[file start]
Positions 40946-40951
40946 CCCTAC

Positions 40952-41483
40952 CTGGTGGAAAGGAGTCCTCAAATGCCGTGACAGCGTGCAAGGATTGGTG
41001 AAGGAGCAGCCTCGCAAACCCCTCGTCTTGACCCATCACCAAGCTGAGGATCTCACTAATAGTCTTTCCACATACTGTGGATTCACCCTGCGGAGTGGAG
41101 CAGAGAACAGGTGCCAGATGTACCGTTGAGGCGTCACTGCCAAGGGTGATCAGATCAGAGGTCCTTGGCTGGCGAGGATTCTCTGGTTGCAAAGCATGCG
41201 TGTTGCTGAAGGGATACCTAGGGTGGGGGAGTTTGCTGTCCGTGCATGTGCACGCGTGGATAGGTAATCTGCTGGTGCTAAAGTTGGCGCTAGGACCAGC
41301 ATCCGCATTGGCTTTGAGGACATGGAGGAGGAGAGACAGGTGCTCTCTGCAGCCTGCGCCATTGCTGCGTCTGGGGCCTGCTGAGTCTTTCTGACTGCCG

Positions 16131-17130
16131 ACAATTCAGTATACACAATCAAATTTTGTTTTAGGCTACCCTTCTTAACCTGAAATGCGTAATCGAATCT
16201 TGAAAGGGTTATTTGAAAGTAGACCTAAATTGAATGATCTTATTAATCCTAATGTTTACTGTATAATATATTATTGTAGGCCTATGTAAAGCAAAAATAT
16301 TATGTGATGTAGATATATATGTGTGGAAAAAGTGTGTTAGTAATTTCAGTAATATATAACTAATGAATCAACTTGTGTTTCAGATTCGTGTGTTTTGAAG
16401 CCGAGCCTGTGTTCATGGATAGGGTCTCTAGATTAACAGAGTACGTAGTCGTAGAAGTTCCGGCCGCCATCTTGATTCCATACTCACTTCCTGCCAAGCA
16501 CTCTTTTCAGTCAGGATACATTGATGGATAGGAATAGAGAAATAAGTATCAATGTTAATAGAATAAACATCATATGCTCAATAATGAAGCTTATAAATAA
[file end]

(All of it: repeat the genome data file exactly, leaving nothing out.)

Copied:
Positions 40946-40951
40946 CCCTAC

Positions 40952-41483
40952 CTGGTGGAAAGGAGTCCTCAAATGCCGTGACAGCGTGCAAGGATTGGTG
41001 AAGGAGCAGCCTCGCAAACCCCTCGTCTTGACCCATCACCAAGCTGAGGATCTCACTAATAGTCTTTCCACATACTGTGGATTCACCCTGCGGAGTGGAG
41101 CAGAGAACAGGTGCCAGATGTACCGTTGAGGCGTCACTGCCAAGGGTGATCAGATCAGAGGTCCTTGGCTGGCGAGGATTCTCTGGTTGCAAAGCATGCG
41201 TGTTGCTGAAGGGATACCTAGGGTGGGGGAGTTTGCTGTCCGTGCATGTGCACGCGTGGATAGGTAATCTGCTGGTGCTAAAGTTGGCGCTAGGACCAGC
41301 ATCCGCATTGGCTTTGAGGACATGGAGGAGGAGAGACAGGTGCTCTCTGCAGCCTGCGCCATTGCTGCGTCTGGGGCCTGCTGAGTCTTTCTGACTGCCG

Positions 16131-17130
16131 ACAATTCAGTATACACAATCAAATTTTGTTTTAGGCTACCCTTCTTAACCTGAAATGCGTAATCGAATCT
16201 TGAAAGGGTTATTTGAAAGTAGACCTAAATTGAATGATCTTATTAATCCTAATGTTTACTGTATAATATATTATTGTAGGCCTATGTAAAGCAAAAATAT
16301 TATGTGATGTAGATATATATGTGTGGAAAAAGTGTGTTAGTAATTTCAGTAATATATAACTAATGAATCAACTTGTGTTTCAGATTCGTGTGTTTTGAAG
16401 CCGAGCCTGTGTTCATGGATAGGGTCTCTAGATTAACAGAGTACGTAGTCGTAGAAGTTCCGGCCGCCATCTTGATTCCATACTCACTTCCTGCCAAGCA
16501 CTCTTTTCAGTCAGGATACATTGATGGATAGGAATAGAGAAATAAGTATCAATGTTAATAGAATAAACATCATATGCTCAATAATGAAGCTTATAAATAA